Books, Pop Culture and Political Humor from J.D. Rhoades, best-selling author, attorney, and award-winning newspaper columnist.
"Like [Lee] Child, Rhoades dishes out one airtight action scene after another, mixing in just enough character-building moments and holding our interest in a full cast of nicely developed supporting players."-Booklist
I feel as though I need to apologize. I just noticed that this column's annual compendium of suggested summer vacation spots is scandalously late this year.
If you've been putting off your vacation plans until you see what I've come up with, please accept my abject apologies. Sorry, even if everything's all booked up by now, you may not come over and spend the week at my house. Anyway, on to the guide.
What would summer vacation be without a visit to a collection of grotesque medical oddities? No, I'm not referring to your Aunt Junie and Uncle Clem in West Virginia. I'm talking about the Mutter Museum at the College of Physicians of Philadelphia. Right now, the museum is hosting an exhibit called "Corporeal Manifestations," in which "11 ceramic sculptors ... examine the human experience from a physiological and psychological perspective." Wheeeee!
But who needs that sort of artsy malarkey when you can bop right down the hall and see sights like a jaw tumor secretly removed from the jaw of President Grover Cleveland, a "huge ovarian cyst" and a plaster cast of the bodies of the original Siamese Twins?
As if that wasn't already more fun than a human should be allowed to have on a summer's day in Philly, you can gaze in wide-eyed wonder at a display of the actual conjoined liver of said twins, and a "specimen" taken from the autopsy of presidential assassin John Wilkes Booth. Now that's what I call entertainment for the whole family.
If you're a real hard-core body-part aficionado, however, for whom gazing at bits of people through glass just doesn't provide the thrills you crave, you can jet to the other side of the continent, to the frozen Yukon and the town of Dawson City. There you will find the Downtown Hotel (located, one supposes, downtown) and its famous "Sourtoe Cocktail Club."
Sourtoes, it should be noted, are actual human toes that have been dehydrated, preserved in salt and dropped into a cocktail, which is then consumed by an aspiring member of the club. I do not know where they get the toes, and I am not asking. You do not have to consume the actual toe, just touch it with your lips. As the club's one rule puts it: "You can drink it fast, you can drink it slow - but the lips have gotta touch the toe."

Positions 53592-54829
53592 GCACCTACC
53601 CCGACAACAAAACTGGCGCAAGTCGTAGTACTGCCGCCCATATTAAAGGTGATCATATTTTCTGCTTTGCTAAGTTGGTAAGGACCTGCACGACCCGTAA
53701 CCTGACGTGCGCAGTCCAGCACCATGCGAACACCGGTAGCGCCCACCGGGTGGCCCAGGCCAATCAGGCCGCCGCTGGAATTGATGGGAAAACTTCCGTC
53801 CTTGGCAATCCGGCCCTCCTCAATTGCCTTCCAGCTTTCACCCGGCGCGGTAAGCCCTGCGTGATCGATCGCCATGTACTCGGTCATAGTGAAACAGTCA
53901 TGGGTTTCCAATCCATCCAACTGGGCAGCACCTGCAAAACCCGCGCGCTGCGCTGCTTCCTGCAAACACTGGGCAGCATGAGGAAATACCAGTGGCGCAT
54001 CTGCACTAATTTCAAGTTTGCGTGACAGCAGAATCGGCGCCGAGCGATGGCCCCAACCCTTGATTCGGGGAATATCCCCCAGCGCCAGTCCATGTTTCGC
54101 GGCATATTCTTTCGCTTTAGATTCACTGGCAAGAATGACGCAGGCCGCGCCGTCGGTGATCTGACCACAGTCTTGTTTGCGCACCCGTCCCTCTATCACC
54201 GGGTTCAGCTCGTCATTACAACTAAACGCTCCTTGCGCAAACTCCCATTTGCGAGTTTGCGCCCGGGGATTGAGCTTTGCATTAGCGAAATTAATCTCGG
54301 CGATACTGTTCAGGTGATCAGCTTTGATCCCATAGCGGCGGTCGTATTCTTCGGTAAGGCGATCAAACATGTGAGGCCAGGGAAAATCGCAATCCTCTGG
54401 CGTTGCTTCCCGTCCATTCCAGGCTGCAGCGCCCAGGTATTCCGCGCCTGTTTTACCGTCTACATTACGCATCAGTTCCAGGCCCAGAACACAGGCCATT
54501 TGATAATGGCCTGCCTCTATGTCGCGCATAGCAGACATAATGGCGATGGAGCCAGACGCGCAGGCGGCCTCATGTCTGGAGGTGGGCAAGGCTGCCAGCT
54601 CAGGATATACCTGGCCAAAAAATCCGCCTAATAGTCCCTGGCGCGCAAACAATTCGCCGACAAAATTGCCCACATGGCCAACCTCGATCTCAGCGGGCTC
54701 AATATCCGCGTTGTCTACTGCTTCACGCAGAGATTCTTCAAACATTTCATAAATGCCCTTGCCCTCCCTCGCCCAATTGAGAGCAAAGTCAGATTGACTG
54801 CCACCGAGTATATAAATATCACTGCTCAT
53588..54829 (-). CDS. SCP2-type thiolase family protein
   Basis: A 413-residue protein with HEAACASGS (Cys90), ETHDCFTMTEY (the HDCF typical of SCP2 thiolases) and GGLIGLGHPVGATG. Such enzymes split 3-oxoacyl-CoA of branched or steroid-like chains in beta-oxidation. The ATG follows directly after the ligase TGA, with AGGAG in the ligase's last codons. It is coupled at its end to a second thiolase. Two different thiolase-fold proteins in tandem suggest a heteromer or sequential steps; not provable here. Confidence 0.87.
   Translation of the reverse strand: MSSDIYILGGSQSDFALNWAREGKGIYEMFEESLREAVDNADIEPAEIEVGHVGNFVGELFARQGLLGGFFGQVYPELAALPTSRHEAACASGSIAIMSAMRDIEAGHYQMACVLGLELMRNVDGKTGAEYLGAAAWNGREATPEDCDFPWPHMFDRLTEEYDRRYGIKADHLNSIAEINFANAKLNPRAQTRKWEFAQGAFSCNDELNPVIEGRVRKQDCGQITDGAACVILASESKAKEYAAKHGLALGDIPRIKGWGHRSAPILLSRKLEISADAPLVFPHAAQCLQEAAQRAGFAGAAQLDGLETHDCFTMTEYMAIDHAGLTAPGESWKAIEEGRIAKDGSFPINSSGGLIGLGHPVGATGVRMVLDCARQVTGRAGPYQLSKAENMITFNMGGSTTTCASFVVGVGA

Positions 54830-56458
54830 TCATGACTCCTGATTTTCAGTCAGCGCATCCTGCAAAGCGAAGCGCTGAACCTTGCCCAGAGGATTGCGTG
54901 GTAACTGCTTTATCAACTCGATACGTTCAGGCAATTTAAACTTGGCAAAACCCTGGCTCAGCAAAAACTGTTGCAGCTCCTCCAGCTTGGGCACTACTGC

Have you been feeling run down? Out of sorts? Just plain pooped? Well, maybe your problem is that you're not getting enough radiation! If you think that may be it, head for the healthy radon mines of Montana!
According to the website www.RoadsideAmerica.com, a half-dozen played-out mines south of Helena, Mont., "attract ailing tourists, who bask in radioactive radon gas and drink radioactive water to improve their health." One claim is that "the gas stimulates the nerves and helps the body heal itself."
The mines have names like "Sunshine Health Mine," "Earth Angel" and "Merry Widow." (Actually that last one sounds a bit ominous, doesn't it?) Supposedly, in order to get the full effect, you're required to sit in the mine for a few hours, two or three times a week, until you hit the maximum exposure levels the state of Montana allows.
I don't know about you, but to me, nothing says "summer fun" like sitting in a hole in the ground while I worry about turning into something from a cheesy '50s monster flick.
I know some of you are probably getting impatient, tapping your feet and saying under your breath, "Yeah, yeah, that's all well and good, but where's my favorite part of this feature? Where are the freakishly huge objects?" Tap no more, dear friends. I bring you, for your edification and amazement, the world's largest pecans.
There's the actual world's largest, which sits outside a pecan farm in Brunswick, Mo. It stands 12 feet tall and weighs in at 12,000 pounds. Seguin, Texas, boasts a 5-foot-by-2 1/2-foot 1,000-pounder that has a sign over it saying, "World's largest pecan."
When asked, however, Seguinites (Seguinians?) will admit it's only No. 2. They are quick to point out, -however, that they do have the world's largest mobile pecan, a 10-foot-tall behemoth mounted on a truck frame. See it before it rolls away.
Big nuts, radioactive mines, body parts under glass and in your glass - may all your vacations be at least this interesting. Happy summer!